If his priorites had been tottery, how can the state planning assume a firm direction? ''In the 1960s and 70s the AP planning was very strong. Today it is very weak,'' says V K Srinivasan, former AP additional chief secretary. ''Today some consultant comes and tells you what to do, and you get carried away.''

Statistics would speak more eloquently of the grim situation.

''In the second and third plan five-year plans, the per capita AP plan investment has more than the national average. Since then there has been a decline, and now it has come down enormously,'' says V K Srinivasan who is the honorary director of the Hyderabad-based Indian Institute of Economics. ''During the second five-year plan, AP's per capita outlay was 52 paisa while the national average was 51. In the third five-year plan (1961-66), AP's outlay was Rs 91 while the national average was Rs 92. In the fifth five-year plan, AP had Rs 236 while the national average was Rs 262... The gap has progressively increased... In the seventh five-year plan, AP had Rs 841 while the national average was Rs 1026. In the eighth five-year plan, AP had Rs 1579 while the national average was Rs 2201.''

But there are other experts who feel that Naidu is on the right track. ''Naidu is giving a direction to the state by blending hi-tech, industry and agriculture,'' says Professor A Prasanna Kumar, retired rector, Andhra University. ''He has always been target-oriented.''

''He is one leader who should be appreciated no matter what your political affiliations are,'' says P Koteshwara Rao, advocate in Bapatla and senior Congress leader. ''Till the 1998 LS poll, his policies were perfect. With his strength in the Lok Sabha coming down to 12 in that election, he had to think of welfare measures. I think he would go back to his liberalisation drive if he wins.''

''Though he did not have a plan, he was initially on the right track with his laudable concept of 'no free lunches','' says Srinivasan. ''But he had soon backtracked.''

''Initially he had good ideas,'' says Anantapur-based L Hanumantha Reddy, a retired superintending engineer of the APSEB. ''He had a good vision. But everyone was hostile. Now everything is topsy-turvy because of the election.''

''He has done whatever he can in the short span of time,'' says D V Subba Rao, former Vishakapatnam mayor who is presently with the Bharatiya Janata Party.

However, Narendra Luther, former Andhra Pradesh chief secretary, strikes a more optimistic note. ''It is good to see that somebody wants to make long-term impact.''

Facts do not seem to justify such optimism. ''He has initiated the effort, but not made the efforts,'' says Narender Surana, past president, Federation of Andhra Pradesh Chamber of Commerce and Industry. ''Sometimes you feel there is a lot hype. But not much has been done.''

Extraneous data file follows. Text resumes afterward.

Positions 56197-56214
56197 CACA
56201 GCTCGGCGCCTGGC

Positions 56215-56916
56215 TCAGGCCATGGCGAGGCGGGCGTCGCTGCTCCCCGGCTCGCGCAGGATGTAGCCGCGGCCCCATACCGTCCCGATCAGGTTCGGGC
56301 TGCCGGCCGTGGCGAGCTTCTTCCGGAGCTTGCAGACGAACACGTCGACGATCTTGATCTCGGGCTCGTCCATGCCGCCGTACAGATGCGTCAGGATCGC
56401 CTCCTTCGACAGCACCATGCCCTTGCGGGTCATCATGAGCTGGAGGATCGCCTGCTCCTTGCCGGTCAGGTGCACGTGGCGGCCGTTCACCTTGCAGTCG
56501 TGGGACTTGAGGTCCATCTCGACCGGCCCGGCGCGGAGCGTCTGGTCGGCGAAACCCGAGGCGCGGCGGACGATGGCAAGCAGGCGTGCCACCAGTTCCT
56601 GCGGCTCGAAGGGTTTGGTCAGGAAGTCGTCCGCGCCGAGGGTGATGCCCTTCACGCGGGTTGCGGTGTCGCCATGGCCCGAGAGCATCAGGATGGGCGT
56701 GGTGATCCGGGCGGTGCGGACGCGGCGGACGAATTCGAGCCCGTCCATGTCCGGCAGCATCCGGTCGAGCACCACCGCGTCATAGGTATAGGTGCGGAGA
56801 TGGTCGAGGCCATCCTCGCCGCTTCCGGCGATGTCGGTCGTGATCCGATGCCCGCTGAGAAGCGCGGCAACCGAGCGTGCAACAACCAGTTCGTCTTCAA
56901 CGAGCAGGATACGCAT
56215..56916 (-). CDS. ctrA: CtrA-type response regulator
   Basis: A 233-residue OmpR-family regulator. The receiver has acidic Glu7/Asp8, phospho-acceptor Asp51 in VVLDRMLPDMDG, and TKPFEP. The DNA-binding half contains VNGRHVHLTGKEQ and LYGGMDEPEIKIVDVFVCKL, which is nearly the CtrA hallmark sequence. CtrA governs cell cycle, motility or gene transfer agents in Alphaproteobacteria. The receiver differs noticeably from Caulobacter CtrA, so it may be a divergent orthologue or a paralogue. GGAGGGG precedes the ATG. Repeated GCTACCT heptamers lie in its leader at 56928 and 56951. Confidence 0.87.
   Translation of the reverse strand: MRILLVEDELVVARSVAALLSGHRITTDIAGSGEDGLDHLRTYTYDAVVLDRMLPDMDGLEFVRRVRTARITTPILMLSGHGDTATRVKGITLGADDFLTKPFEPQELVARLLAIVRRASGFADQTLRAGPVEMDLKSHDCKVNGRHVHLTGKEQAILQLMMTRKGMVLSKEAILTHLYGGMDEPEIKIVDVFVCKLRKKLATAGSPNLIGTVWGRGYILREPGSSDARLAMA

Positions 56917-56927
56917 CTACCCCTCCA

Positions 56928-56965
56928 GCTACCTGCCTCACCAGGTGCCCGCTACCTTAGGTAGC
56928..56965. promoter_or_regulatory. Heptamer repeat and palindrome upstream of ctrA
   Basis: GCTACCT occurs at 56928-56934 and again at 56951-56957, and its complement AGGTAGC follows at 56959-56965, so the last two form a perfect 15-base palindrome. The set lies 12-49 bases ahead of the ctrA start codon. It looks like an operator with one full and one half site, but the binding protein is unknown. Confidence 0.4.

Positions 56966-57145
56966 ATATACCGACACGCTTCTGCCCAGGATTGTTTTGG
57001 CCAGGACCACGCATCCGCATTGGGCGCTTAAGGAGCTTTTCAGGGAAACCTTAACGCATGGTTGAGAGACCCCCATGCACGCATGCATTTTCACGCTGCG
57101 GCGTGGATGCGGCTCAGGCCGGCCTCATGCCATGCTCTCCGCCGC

''I feel he has made a major investment on his own publicity,'' says Professor D Narasimha Reddy of the University of Hyderabad. ''For him it is the most useful instrument. He wants the private sector to do the rest of the work... Such is the power of the hype woven around false promises that whatever Naidu says is likely to be carried by the media - and maybe believed by the people... There is so much noise about foreign investment, but nothing much has been done... No other politician has projected himself so well with so little done.''

''The spread of the present communication system is such that one always hears more about people and things than what they really are,'' says Professor R V R Chandrasekhara Rao, former vice-chancellor of the Commonwealth Open University. ''There is always that atisheyokti, that exaggeration. In fact the Western media's praise is also revelatory of its stereotyped compliment to a Third World country and its leader. 'This man from the Third World country is also talking about computers?' You see, it is a back-handed compliment. It is no compliment. They may be patronising, but they do wish well.... So it is very difficult to say whether he has lived up to his reputation.''

''People keep asking me, 'What has he done?' I can't think of one area where there has been good growth,'' says Professor Narasimha Reddy.

Andhra Pradesh's growth rate continues to lag behind the national average (less than five per cent now - but it is better than earlier) and there is little visible sign of burgeoning industrial activity all over the state.

''The state industries department would cut a sorry figure if you ask for details of the new projects that have come to AP. In the last four-five years, no project worth more than Rs 10 billion has been started. Only four-five projects worth more than Rs 1 billion have come our way. This shows the sad state of affairs,'' says Narender Surana, past president, Federation of Andhra Pradesh Chamber of Commerce and Industry. ''The government has also not done anything to help the local industry to come out of its shell.''

''There is not a single project which I can put my finger on and say this is a foreign project. As for Microsoft, it has pumped in just Rs 1 billion. It is peanuts. Our neighbours like Tamil Nadu have quietly got a couple of mega projects like Ford and Santro,'' says Professor D Narasimha Reddy of the University of Hyderabad. ''But in Andhra Pradesh, not a single rupee has gone into industry.''